plane when the lens is focused on infinity.
The ratio of the lens focal length divided by the apparent aperture of
the lens. The larger the aperture, the smaller the f-stop. An example
being written as f/11.
G - Digital Photography
The total range of colours reproduced by a device such as a digital
camera, scanner or printer.
Graphical interchange format. A bitmap graphical format, ideal for
logos or graphics.
An image made of varying tones of black and white.
H - Digital Photography
A graphic representation of the range of tones from dark to light in a
photo. Many digital cameras include a histogram feature to facilitate a
precise check on the exposure of the photo.
Device found on the top of most cameras to accept a flashgun.
Point of focus at which you can obtain optimum depth of field for the
aperture set on your lens.
I - Digital Photography
A semiconductor circuit inside the camera made of millions of light
sensitive elements on which the camera lens forms its image. The image
sensor converts the pattern of light into electrical signals that the
camera converts into digital form and saves on the memory card.
Infrared is a wavelength that is longer than visible wavelengths which
can be viewed by the human eye. Most digital cameras are sensitive to
infrared and can make exposures at these longer wavelengths. To capture
the infrared you need to block out visible light using an infrared
filter attached to the lens.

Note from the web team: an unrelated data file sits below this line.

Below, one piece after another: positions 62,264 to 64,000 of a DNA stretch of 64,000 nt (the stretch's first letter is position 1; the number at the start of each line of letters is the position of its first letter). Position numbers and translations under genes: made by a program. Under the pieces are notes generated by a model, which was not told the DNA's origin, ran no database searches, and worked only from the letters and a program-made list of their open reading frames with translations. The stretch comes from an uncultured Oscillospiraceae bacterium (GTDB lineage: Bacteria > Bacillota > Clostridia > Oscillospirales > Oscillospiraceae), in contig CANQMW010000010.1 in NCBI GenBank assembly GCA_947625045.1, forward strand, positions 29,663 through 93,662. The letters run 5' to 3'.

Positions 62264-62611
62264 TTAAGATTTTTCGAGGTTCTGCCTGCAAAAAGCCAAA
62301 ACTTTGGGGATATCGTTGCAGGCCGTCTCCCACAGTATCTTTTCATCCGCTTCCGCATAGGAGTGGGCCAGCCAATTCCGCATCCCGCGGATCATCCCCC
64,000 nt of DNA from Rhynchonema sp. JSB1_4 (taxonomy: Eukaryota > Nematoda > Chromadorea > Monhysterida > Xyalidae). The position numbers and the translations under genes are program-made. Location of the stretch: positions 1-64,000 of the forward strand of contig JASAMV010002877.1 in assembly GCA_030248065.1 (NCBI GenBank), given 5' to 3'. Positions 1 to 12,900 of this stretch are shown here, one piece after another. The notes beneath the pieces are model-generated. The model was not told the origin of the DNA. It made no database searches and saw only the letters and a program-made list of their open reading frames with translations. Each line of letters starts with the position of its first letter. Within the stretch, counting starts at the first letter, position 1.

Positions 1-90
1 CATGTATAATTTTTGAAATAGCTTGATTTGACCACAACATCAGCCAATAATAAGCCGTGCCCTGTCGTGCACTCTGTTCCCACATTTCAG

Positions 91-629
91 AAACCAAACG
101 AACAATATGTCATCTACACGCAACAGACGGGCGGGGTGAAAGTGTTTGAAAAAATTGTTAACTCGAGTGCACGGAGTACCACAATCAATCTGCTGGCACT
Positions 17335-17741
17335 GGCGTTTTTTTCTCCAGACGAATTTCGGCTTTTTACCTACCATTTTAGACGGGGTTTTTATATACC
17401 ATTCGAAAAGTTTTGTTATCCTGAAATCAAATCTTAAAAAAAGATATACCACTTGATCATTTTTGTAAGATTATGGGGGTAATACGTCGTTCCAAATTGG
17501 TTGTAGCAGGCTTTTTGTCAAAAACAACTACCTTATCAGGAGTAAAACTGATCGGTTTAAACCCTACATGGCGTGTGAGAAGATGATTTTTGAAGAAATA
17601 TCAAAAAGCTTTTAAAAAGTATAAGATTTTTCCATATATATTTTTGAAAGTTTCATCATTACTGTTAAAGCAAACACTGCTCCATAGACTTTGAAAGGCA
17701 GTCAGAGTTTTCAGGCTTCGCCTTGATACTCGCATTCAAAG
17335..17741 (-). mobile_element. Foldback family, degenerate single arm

Instant Return Mirror
Another name for the reflex mirror found in SLR's. It returns to its
normal position as soon as a picture has been taken so that you can see
through the viewfinder.
A flashgun that is built into the camera body. Nearly all compacts have
this type of flash as well as quite a few DSLR's.
The process of creating pixels that appear in between other pixels as
an image is magnified. Mostly used when an image is made larger, but
not sharper as interpolated pixels are added.
Another name for the lens aperture. Just like the Iris of your eye, the
small blades inside a lens shift to alter the aperture of the lens.
An acronym for the International Standards Organisation. Used to
designate speed ratings of film on a logarithmic scale. Digital cameras
use the same rating system to denote the camera sensor's sensitivity to
light. The higher the ISO number (100, 200, 400, etc.) the more
sensitive to light the camera becomes. A downside to this is that as
ISO speed climbs, image quality drops and noise forms.
J - Digital Photography
An acronym fot the Joint Photographic Experts Group and is a standard
for compressing image data. A JPEG is not a true file format, but is a
compression method used within a file format. Sometimes referred to as
a 'lossy' format because some image quality is lost in order to achieve